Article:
Wednesday, October 15, 2014

trousers swedish bernardo

The urge to replicate may come from a natural reverence for the works of perceived "stars." 
You might give some thought to being your own star. Robert Genn

what a day.  Actually got into the studio and TY found a guy with a pickup to bring some extra furniture over so now things are getting even more congested there.  Seems like I am paying for a storage unit, not a studio.  i worked on a special post for the 27th (be sure to check back and see what's going on!)  and got some more work done on the Kantha landscape, and some chai taste tested from the Keureg.  It passed.  I also got some organizing done and some stuff thrown away-  like why did I have a tree branch painted with gesso?  And why was I holding onto a big box of teensy scraps?  I've had it for five years and never gone into it so out it goes.  Also tossed a window screen that will never be a pierced-earring stand, and  a ute bag of 'precious' lace that turned out to be machine made with holes all over. OUT!  GONE!  And will never be missed.  

'Gone' reminds me that we saw 'Gone Girl' last night and I really liked it-  at least until the end which I thought seemed unconnected to the rest of the plot.  Looks like maybe they did an audience survey to pick it because it was very unsettling in it's resolution.  Since I spend all my tv time watching the ID channel and the murders it covers, this was not out of my realm and it was easy for me to follow along with the psychopathic thinking.  Go, see it, and let me know what you think.  Ben Affleck can act like *I* can act, and tut's to say dismal, but he was sure buffed up for this role an came across as likable.

Tomorrow morning the photographer is coming to take the online pictures of the house.  I have lots to do to make the place clear before then. Today TY took one lamp to the repair shop and called the guy with the truck to move things over to the studio.  I guess I will stash the doggies in the studio by themselves while pictures are being taken, and warn the people in the office next door that THERE MAY BE BARKING.  Don't know what else to do, TY has a golf game and godforbid that would be set aside.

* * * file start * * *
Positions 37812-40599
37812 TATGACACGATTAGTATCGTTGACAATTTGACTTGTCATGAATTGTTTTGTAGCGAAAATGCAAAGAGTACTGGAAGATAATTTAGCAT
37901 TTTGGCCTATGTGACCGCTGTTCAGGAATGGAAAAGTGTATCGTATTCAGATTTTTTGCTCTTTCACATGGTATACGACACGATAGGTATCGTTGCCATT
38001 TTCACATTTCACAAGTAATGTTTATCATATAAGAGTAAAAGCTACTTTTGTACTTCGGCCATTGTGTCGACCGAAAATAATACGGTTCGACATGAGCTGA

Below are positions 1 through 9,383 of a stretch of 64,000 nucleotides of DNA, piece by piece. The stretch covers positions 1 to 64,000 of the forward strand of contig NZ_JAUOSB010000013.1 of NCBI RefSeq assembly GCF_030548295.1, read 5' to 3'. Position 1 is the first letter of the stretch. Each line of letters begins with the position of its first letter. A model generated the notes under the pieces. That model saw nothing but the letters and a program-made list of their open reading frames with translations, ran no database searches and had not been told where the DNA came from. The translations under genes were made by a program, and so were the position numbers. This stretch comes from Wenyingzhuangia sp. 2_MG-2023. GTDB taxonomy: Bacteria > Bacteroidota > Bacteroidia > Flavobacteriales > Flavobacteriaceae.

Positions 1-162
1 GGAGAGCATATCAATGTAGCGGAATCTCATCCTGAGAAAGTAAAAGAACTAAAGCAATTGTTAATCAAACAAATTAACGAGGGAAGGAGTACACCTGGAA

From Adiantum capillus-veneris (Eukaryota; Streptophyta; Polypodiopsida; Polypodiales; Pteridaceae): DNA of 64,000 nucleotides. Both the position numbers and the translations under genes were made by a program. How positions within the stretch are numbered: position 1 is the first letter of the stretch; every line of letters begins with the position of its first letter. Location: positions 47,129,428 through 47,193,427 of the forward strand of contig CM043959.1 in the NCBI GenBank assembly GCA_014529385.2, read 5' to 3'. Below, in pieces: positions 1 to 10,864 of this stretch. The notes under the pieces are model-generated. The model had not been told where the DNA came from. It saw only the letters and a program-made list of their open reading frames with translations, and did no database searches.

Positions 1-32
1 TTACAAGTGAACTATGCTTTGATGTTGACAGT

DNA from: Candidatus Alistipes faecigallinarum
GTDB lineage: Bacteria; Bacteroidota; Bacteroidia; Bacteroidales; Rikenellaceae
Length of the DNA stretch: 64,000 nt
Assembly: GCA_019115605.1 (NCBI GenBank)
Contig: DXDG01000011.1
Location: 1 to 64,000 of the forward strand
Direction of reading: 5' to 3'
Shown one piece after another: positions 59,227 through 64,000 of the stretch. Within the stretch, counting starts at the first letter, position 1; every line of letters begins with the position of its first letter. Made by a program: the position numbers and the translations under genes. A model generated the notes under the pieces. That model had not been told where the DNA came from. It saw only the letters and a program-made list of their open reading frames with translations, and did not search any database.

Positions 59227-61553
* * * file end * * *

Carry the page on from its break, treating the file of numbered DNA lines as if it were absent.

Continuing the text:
Wanna see some ahht?  Me too.  Escapism.

Ian Strange: Suburban is a multifaceted photography, film, installation exhibition and film project created by New York-based Australian artist Ian Strange. Between 2011 and 2013 Strange worked with a film crew and volunteers in Ohio, Detroit, Alabama, New Jersey, New York and New Hampshire to create, photograph and film seven site specific interventions incorporating suburban homes. The recording of these interventions through film and photographic documentation forms the basis of this new body of work.

Ian Strange’s site-specific artwork injects violent excitement into suburban areas, or drops the suburbs down smack in the middle of the city. With either strategy, his work comments on the drawl and deep isolation of the suburban life through paint and installation. In his most recent project, ‘Landed’ (made for the 2014 Biennial of Australian Art), Strange created a life size installation of approximately half a suburban home, painted entirely black, and made it to look as if it had either been dropped from the sky or was emerging from the ground in the Art Gallery of South Australia’s front courtyard. Details of gravel surrounding the home and a lit porch light add credibility to the realism of the scene.

Amish barn raising, stop motion, Ohio resident Scott Miller shot this timelapse video earlier this year of dozens of Amish men raising a barn. The entire construction cycle takes place between 7am and 5pm—with at least an hour for lunch—and yet the bulk of the work is done by the end of the day. Amazing to see how incredibly precise the entire endeavor is. 

No squirrels, no kangaroos, today it's a tricky MONKEY almost ready to swing solo through the trees:

1 comment :

Anonymous said...

Just finished the book, "Gone Girl", which I wanted to read before seeing the flick... thanks for no spoilers, anyway... I did read in the NYer the criticism that the director hewed too closely to the book, particularly at the end?